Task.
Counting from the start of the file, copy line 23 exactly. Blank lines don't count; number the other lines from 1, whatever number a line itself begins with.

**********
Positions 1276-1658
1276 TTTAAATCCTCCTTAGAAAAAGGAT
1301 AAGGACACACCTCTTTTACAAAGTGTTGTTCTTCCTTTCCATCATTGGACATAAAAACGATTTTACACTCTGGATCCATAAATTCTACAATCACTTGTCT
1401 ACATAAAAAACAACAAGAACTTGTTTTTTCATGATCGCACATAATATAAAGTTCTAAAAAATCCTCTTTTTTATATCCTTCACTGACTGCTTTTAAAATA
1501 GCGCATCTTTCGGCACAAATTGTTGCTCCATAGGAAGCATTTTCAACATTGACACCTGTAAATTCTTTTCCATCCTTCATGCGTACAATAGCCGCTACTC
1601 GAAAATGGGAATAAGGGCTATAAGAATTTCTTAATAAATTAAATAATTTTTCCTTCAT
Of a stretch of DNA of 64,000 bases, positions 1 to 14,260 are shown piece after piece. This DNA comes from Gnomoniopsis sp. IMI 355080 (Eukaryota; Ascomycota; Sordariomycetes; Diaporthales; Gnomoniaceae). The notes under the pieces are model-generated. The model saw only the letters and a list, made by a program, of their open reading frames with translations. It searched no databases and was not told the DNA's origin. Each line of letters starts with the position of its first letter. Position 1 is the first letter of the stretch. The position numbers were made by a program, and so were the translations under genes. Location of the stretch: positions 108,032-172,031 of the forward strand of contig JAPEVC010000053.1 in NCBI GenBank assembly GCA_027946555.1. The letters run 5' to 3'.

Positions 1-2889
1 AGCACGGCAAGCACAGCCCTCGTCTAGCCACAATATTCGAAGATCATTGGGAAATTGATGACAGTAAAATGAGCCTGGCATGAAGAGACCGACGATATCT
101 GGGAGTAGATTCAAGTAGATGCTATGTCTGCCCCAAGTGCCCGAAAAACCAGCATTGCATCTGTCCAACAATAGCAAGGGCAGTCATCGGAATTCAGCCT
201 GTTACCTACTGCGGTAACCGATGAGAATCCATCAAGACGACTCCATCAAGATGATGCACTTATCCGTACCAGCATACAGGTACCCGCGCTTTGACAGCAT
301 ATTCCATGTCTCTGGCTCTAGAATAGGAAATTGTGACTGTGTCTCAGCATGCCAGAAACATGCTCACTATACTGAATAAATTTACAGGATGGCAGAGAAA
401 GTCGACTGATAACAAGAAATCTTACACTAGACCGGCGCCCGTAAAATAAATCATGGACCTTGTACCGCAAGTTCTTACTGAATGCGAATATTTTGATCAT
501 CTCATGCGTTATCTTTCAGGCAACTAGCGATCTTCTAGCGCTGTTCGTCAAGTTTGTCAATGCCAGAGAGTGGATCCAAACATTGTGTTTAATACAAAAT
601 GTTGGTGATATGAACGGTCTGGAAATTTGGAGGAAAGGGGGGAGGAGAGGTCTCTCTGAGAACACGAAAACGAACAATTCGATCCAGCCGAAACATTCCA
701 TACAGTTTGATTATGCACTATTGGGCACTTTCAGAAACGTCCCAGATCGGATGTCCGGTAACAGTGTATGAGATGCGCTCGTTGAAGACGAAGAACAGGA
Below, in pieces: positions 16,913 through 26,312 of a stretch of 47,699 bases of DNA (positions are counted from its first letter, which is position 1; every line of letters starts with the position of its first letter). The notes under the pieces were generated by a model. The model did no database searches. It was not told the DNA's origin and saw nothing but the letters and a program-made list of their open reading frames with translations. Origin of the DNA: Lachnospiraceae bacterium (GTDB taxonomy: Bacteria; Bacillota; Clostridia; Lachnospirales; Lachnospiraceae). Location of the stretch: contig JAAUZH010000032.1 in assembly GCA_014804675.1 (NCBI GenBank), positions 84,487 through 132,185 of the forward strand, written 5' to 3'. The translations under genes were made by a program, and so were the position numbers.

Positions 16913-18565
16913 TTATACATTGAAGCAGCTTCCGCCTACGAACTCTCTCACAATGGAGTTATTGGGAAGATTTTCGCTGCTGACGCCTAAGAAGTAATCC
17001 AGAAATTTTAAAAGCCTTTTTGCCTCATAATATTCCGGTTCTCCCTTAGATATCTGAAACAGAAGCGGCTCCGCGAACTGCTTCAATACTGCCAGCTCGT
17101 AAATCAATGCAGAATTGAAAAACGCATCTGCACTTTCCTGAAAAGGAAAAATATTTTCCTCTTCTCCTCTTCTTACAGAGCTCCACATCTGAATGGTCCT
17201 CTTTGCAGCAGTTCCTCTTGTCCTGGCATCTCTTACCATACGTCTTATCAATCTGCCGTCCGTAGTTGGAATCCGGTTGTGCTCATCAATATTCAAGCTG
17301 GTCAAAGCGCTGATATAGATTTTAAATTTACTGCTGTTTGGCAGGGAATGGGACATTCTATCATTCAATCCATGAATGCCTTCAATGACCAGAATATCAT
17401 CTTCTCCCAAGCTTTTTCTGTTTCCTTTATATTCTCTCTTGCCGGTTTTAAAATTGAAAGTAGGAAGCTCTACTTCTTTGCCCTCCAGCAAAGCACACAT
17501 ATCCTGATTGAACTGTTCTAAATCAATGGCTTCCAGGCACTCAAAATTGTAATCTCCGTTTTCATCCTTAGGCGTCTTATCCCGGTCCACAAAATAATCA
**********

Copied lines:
17301 GTCAAAGCGCTGATATAGATTTTAAATTTACTGCTGTTTGGCAGGGAATGGGACATTCTATCATTCAATCCATGAATGCCTTCAATGACCAGAATATCAT